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Jury Instructions – What You Should Know


If you think that competitive eating is impressive, try watching a competitive memorization tournament.  It’s amazing that competitive eaters can fit so much food in their stomachs, but it is equally impressive that competitive memorizers can fit so much information in their brains.  Competitive memorizers do not have a superhuman ability to memorize; being able to recall a large volume of information from memory is a skill that anyone can learn.  If you are looking for an inexpensive hobby, you could do worse than trying to memorize the names of all the countries in the world and their capitals.  To do that, you just have to visualize the map with all the place names on it; if you are Generation X, then the mental image associated with this either comes from the “Where in the World Is Carmen Sandiego?” computer game, or else from an Animaniacs sketch.  If you are trying to memorize a long text made of complete sentences, though, you will have to borrow a page from the playbook of the ancient bards.  Poets in ancient Greece used to recite the Iliad and the Odyssey from memory, and they did this by memorizing the templates around which the poem is structured, such as its rhythm, lists, frequently recurring phrases, and familiar sequence of important events.  By this logic, it is theoretically possible to memorize an entire transcript of a criminal trial.  Trials follow a formula, but sometimes the most formulaic parts are the most important.  Here, our Miami criminal defense lawyer explains the role of jury instructions in criminal trials.

Jury Instructions Are More Than Just Legal Boilerplate

All criminal trials contain the same elements, which occur in the same order:

  • Swearing in the jury
  • Opening arguments by the prosecution and defense
  • Presentation of evidence and examination and cross examination of witnesses
  • Closing arguments by the prosecution and defense
  • Jury instructions
  • Jury deliberation
  • Pronouncement of verdict

Besides the jurors’ oaths and the pronouncement of the verdict, the jury instructions are the most formulaic part of the trial.  The judge explains the definition of the charges the defendant is facing, to ensure that the jurors understand them, even though the prosecution and defense referred to them in their arguments.  The judge also explains the meaning of reasonable doubt and reminds the jurors that they must vote to acquit the defendant if they have reasonable doubt about whether the charges apply.  Florida has issued model jury instructions for every criminal charge.  Judges use these model jury instructions as a template, but in practice, they draft a unique set of jury instructions for each trial.  This enables judges to use their legal expertise to ensure that jurors understand their duties and can fulfill them properly.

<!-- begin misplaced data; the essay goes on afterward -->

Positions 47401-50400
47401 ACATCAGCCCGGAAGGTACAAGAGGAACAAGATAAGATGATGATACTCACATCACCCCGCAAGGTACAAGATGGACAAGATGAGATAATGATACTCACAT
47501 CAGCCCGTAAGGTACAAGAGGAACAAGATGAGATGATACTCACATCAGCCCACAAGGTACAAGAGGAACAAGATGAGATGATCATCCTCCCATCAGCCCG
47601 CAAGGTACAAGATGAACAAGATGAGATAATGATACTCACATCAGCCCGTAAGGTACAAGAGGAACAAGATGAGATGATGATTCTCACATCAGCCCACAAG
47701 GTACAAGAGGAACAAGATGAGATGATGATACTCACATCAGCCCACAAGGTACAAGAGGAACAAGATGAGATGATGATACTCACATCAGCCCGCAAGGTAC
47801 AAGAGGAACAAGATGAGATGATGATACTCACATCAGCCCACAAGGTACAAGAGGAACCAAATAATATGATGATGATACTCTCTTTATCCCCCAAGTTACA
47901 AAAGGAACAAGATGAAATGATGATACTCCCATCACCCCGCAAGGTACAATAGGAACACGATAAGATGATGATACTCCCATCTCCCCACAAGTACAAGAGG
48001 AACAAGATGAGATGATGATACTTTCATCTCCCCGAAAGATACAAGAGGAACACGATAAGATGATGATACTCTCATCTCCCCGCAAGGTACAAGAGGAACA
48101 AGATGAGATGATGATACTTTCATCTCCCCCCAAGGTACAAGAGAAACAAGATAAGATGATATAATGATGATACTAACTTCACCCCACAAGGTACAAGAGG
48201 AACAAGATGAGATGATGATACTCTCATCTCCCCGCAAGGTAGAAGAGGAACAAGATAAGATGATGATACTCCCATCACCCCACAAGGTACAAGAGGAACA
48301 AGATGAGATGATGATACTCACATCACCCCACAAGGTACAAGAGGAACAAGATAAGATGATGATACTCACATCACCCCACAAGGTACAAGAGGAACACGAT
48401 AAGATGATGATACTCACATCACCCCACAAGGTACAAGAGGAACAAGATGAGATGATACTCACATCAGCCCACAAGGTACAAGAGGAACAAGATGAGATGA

A Plain Language Explanation of the Law or a Violation of the Right to a Fair Trial?

Explaining the legal issues that determine a defendant’s innocence or guilt in language that can be easily understood by people who do not have a professional background in law is an admirable goal indeed and serves the interest of justice.  There is sometimes room for debate, however, about whether the judge’s motivation in phrasing the jury instructions in a particular way has the effect of prejudicing the jury against the defendant.  Before reading the jury instructions to the jury, and often before the trial even begins, the judge must give the prosecutors and the defense lawyers the opportunity to review the jury instructions and suggest modifications to them.  Sometimes reaching an agreement about the text of the jury instructions takes a long time, as prosecutors and defense lawyers may disagree about which information to include and how to word it.

You Can Appeal an Unfair Verdict, No Matter What Caused It

The rule of no double jeopardy means that if a jury acquits a defendant, the acquittal is forever.  Defendants in criminal cases have the right to appeal their convictions if the conviction resulted from a violation of the Sixth Amendment right to a fair trial.  For example, you can appeal your conviction if you can argue that the case your lawyer presented established reasonable doubt, but the jury acted unreasonably by convicting you.  You can also appeal your conviction if you can present evidence that the jury instructions were unfair, either because they were misleading or because they showed bias toward the prosecution.

Contact Our Criminal Defense Attorneys

A South Florida criminal defense lawyer can help you exercise your right to a fair trial, including fair jury instructions.  Contact Ratzan & Faccidomo in Miami, Florida for a free, confidential consultation about your case.




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